Systems that Control the Financial Health of Your
by Ron Roberts and Ranger Kidwell-Ross
This article covers the financial control that is absolutely necessary to get and stay profitable.
Before diving into the details, let's take a moment
to discuss the role financial controls play in your
To start with, the purpose of having a business is to
create more wealth than you would as someone's
employee. Since few things in life are riskier than
owning a business, keeping a close eye on the financial
end and taking care of all the annoying little
accounting details is of utmost importance.
Sales and operations are your offense. They score the
points. They earn the money. Without them you have no
money. Financial controls, by contrast, perform a defensive role.
Financial controls make sure you get to keep the money
you earn. They keep you out of trouble.
If you listen to financial advisors and accountants,
they will try to convince you the secret to business
success is financial control. In other words, setting
financial goals and watching their performance closely.
They are gravely wrong. They have the cart before the
The fact of the matter is if you can sell well, hire
well, and organize your crews well, you are almost
guaranteed to make money. At that point, the primary
benefit of financial controls is keeping you out of
trouble with the tax man and preventing someone from
stealing your money. You need control systems for:
Bookkeeping is defined as: the practice or profession
of recording the accounts and transactions of a
business. Bookkeeping involves paying bills and
tracking income. Bookkeeping performs the six
Payroll is the primary reason you may be better off
hiring an outsider to performing your bookkeeping.
Payroll is complicated and difficult.
It must be done by someone who knows what they're
doing. Otherwise, you risk getting in trouble with
the taxman and the employees.
VERIFYING EMPLOYEES ARE PAID CORRECTLY
Your need a process for verifying your employees have
recorded their time correctly, are being paid the
proper wage rate, and are being paid on time. If you
have a non-union shop that sometimes works on
prevailing wage jobs, this becomes a much greater
challenge and requires additional paperwork (certified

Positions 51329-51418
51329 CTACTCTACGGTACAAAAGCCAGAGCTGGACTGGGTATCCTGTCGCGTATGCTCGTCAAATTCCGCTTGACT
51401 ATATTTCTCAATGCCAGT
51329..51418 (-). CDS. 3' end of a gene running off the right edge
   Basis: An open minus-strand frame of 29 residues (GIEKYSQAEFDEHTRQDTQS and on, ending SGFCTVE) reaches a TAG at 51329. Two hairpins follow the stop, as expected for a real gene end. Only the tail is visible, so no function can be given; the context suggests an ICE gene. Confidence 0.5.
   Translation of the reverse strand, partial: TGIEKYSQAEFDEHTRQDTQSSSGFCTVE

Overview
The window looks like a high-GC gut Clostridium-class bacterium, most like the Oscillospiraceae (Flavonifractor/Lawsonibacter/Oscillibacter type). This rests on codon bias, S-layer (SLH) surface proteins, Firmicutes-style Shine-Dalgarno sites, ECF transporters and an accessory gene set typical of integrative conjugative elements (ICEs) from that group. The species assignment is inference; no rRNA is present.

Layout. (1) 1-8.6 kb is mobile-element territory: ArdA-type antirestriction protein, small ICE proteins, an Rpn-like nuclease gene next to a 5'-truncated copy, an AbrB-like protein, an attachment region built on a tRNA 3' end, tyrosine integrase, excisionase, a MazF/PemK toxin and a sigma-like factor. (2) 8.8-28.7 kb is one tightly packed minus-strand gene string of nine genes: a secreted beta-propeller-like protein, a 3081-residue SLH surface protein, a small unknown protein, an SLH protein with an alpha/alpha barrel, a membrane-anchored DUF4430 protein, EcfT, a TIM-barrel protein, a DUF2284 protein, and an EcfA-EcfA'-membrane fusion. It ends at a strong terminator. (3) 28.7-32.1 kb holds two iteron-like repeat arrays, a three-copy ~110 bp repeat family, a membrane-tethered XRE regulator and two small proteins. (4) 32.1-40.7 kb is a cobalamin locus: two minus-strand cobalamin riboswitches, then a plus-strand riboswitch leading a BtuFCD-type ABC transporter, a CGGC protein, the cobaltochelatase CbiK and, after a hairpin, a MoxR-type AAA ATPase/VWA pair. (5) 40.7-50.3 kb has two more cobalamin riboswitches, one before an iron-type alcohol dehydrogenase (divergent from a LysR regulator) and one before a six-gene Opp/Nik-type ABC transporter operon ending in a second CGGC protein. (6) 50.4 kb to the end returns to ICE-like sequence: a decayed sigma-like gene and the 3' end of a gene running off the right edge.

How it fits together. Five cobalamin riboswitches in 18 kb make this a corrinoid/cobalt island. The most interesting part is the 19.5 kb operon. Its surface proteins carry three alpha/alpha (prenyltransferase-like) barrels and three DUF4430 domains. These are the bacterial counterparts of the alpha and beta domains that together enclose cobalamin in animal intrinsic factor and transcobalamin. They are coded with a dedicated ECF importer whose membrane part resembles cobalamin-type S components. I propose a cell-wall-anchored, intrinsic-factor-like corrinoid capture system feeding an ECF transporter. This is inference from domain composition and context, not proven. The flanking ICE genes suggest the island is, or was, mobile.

MAKING FEDERAL AND STATE TAX PAYMENTS
The timing of tax payments varies with the frequency
of your payroll and the size of your business. Your
payroll system tallies up the amount of money that
must be withheld from each employee's paycheck and
your additional payroll taxes.
Weekly, monthly, or quarterly you are required to
make the state and federal deposits. Failure to due
so leads to horrific penalties. You need a system to
make sure that the money is being properly withheld
and properly deposited (usually through your bank).
PAYING BILLS ON TIME
My former company's bookkeeper was a master at hiding
money so that when our quarterly taxes were due, she
had the cash to pay them. She knew paying our bills
on time was important to our owners. They hated late
Few contractors can afford to pay the late fees
associated with suppliers. The industry simply doesn't
give up enough profit to offset the 1-1/2% monthly
interest rates suppliers like to charge.
SENDING OUT 1099'S AND W-2'S
By the end of January, your bookkeeper must have
correctly filled out and mailed your employees' W-2s
and your subcontractors' 1099s. I'm not sure what the
penalties are for sending them out late, but you are
required by the IRS to send them out by the end of
COLLECTING EMPLOYEE INFORMATION
This may strike you as trivial but many it isn't.
You are responsible for making sure you hire legalized
Americans. You are wise to verify your new hires are
free of drugs. You need to get their correct mailing
addresses and emergency contact numbers in case they
get hurt on the job.
Accounting procedures are designed to prevent someone
from stealing your money without leaving tracks. If
followed closely, accounting procedures even prevent
theft by the owner.
Regardless of how much you trust your bookkeeper and
employees, you need internal systems to monitor the
handling of your money.
ENSURING SUPPLIERS' BILLS ARE LEGITIMATE
Theft can be spun many different ways. You should
consider any attempt by a supplier to over-bill you
as theft. Someone needs to be checking supplier
invoices for quantity and pricing against the original
KEEPING TRACK OF YOUR MONEY
Here's a warm and fuzzy story for you. The founder of
a mechanical contracting company was forced to end his
retirement and return to his firm after a successor
stole over $1 million and disappeared.
You must have sufficient procedures in place to
monitor the flow of your funds and to know whether
money is disappearing improperly. That means keeping
a close eye on your bank accounts and cash flow.
It's pretty difficult to steal cash when its movement
and use is being watched closely by someone not running